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Honoring Nazi victims as witnesses fade
BERLIN: Most countries celebrate the best in their past. Germany unrelentingly promotes its worst.
The enormous Holocaust memorial that dominates a chunk of central Berlin was completed only after years of debate. But the building of monuments to the Nazi disgrace continues unabated. On Monday, the German minister of culture, Bernd Neumann, announced that construction could begin in Berlin on two monuments, one near the Reichstag to slain members of the gypsy groups, known here as the Sinti and Roma, and another not far from the Brandenburg Gate to gays and lesbians killed in the Holocaust.
In November they broke ground on the long-delayed Topography of Terror center at the site of the former Gestapo and SS headquarters. And in October, a huge new exhibition opened at the Bergen-Belsen concentration camp. At the Dachau camp outside Munich, a new visitor center opens this summer. The city of Erfurt is planning a museum dedicated to the crematoriums. There are currently two competing exhibitions about the role of the German railroads in delivering millions to their deaths.
This Wednesday marks the 75th anniversary of Adolf Hitler and the Nazi Party taking power in Germany, which remarkably has prompted yet a new round of soul-searching.
"Where in the world has one ever seen a nation that erects memorials to immortalize its own shame?" said Avi Primor, the former Israeli ambassador to Germany, at an event commemorating the Holocaust and the liberation of Auschwitz on Friday in Erfurt. "Only the Germans had the bravery and the humility."
It is not just in edifices and exhibits that the effort to come to terms with this history continues unabated. The Federal Crime Office last year began an investigation into itself: trying to shine a light on the Nazi past of its founders after the end of the war. And earlier this month the federal prosecutor overturned the guilty verdict of the communist Marinus van der Lubbe, the Dutchman executed for allegedly setting the Reichstag fire, the 75th anniversary of which is Feb. 27.
The experience of Nazism is actively alive in contemporary public debates over everything from the country's troops in Afghanistan to the low birth rate to the country's dealings with foreigners. Often it seems to stifle discussion that could proceed more openly in other countries with fewer taboos.
But the force of time also has brought about a necessary shift in Germany's relationship with its graying history of violence. According to government statistics, the average life expectancy of a German man born in 1930 is 64 and for a woman 72. Soon nearly all of the victims - and even sooner the perpetrators - will be dead.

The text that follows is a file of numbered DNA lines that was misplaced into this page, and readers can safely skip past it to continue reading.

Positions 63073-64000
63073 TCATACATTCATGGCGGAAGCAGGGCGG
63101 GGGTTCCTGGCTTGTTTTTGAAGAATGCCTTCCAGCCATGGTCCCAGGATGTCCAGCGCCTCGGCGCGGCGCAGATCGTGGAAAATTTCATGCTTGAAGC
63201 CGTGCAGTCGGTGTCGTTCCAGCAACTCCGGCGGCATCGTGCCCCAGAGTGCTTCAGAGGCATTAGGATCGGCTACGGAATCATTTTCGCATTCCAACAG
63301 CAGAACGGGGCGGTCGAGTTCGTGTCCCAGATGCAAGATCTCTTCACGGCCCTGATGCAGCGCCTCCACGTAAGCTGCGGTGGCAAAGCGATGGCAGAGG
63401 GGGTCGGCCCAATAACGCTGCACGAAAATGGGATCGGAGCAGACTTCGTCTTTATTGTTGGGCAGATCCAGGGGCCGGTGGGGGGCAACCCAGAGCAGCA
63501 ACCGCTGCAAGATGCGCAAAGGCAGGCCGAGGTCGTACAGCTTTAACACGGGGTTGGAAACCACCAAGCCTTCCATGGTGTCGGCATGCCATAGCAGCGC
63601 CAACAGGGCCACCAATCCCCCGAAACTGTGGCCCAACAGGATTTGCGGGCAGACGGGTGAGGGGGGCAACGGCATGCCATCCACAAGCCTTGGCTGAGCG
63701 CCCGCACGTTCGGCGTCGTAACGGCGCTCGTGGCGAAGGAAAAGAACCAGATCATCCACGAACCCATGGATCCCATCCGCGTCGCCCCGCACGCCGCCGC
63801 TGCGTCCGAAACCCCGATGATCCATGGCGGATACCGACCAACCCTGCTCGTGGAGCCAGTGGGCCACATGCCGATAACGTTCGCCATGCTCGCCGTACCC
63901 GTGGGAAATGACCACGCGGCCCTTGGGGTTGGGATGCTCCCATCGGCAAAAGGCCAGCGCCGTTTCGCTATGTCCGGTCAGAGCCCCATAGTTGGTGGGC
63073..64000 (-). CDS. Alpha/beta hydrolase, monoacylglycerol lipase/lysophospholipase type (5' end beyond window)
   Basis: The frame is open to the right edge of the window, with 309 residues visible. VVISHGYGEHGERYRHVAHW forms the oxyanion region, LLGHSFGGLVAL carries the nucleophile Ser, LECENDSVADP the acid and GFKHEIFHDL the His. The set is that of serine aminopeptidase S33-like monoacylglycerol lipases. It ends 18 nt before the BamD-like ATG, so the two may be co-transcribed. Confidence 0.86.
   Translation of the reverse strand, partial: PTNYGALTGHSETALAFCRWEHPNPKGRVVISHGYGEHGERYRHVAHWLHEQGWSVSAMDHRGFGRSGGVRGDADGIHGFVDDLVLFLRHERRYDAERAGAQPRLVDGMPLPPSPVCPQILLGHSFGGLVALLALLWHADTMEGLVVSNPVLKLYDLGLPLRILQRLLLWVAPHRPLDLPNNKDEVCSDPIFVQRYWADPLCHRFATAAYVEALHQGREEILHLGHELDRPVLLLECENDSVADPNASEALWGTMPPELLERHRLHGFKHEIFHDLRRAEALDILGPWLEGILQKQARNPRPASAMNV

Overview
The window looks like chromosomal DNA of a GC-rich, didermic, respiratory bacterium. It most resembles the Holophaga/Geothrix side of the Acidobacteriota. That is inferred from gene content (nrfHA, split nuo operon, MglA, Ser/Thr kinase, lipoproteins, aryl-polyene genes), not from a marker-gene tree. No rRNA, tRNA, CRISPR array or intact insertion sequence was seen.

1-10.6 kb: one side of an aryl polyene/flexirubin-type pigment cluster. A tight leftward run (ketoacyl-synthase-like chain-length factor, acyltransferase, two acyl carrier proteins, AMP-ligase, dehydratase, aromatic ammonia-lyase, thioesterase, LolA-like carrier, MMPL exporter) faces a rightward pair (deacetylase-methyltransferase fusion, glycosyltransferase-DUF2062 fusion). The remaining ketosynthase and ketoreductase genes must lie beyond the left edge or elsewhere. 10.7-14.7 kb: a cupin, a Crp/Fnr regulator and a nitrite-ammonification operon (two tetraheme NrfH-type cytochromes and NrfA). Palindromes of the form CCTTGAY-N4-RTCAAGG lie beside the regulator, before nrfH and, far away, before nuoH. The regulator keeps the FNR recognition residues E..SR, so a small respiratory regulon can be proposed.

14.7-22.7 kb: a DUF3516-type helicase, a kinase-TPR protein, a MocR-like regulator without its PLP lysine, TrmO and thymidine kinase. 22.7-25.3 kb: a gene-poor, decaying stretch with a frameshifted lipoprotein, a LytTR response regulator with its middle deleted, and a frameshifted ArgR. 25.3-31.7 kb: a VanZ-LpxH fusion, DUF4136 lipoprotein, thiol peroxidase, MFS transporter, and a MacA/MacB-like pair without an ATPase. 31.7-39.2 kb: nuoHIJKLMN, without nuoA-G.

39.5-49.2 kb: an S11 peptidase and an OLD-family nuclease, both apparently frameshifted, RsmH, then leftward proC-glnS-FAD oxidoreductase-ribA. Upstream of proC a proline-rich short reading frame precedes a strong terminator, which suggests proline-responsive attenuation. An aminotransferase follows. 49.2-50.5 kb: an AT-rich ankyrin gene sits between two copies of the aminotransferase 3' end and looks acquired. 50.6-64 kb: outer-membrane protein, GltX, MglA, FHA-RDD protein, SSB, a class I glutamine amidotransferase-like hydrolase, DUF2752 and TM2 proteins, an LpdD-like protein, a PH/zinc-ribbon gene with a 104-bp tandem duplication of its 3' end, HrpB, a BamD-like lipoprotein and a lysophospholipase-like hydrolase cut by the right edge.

Rudiger Nemitz first began welcoming back this city's exiled victims of Nazi tyranny, the overwhelming majority of them Jews, in 1969. Berlin flies its former citizens, mostly Jews, back for a week of fully expense-paid visits, complete with a reception by the mayor.
The Invitation Program for Former Persecuted Citizens of Berlin, which has brought roughly 33,000 people for visits to the city, once had 12 full-time staff members. Now it is just Nemitz and another half-time employee.
The program is not, however, winding down due to waning support for commemoration of Germany's difficult past. To the contrary, at a time when the nearly-broke Berlin city government has had to make deep cutbacks in other areas, Nemitz said that every single political party in the city Parliament supported the program and had not pared back its budget of ﾛ550,000, or about $815,000, for flights, hotels and tours since at least 2000.
"When it started, they were grown-ups. Now, it's people with hardly any memory of Berlin," said Nemitz, 61, from his office on the ground floor of the Berlin City Hall. "Those who come today were children then."
The visits will end in either 2010 or 2011, Nemitz estimated, because there are so few victims left.
Easily overlooked next to the poignant fact of the survivors dying out is that Nemitz's generation, those who faced these crimes intimately and were fighting to break the silence of their parents and teachers, is beginning to retire. When the last tour group leaves Berlin, Nemitz, who said he is afraid to take vacation and treats his position more like a mission than a job, will shut the door to his office and become a retiree.
As the contact to the events becomes more remote, less personal, it raises the question of how a society should enshrine its crimes and transgressions over the longer term.
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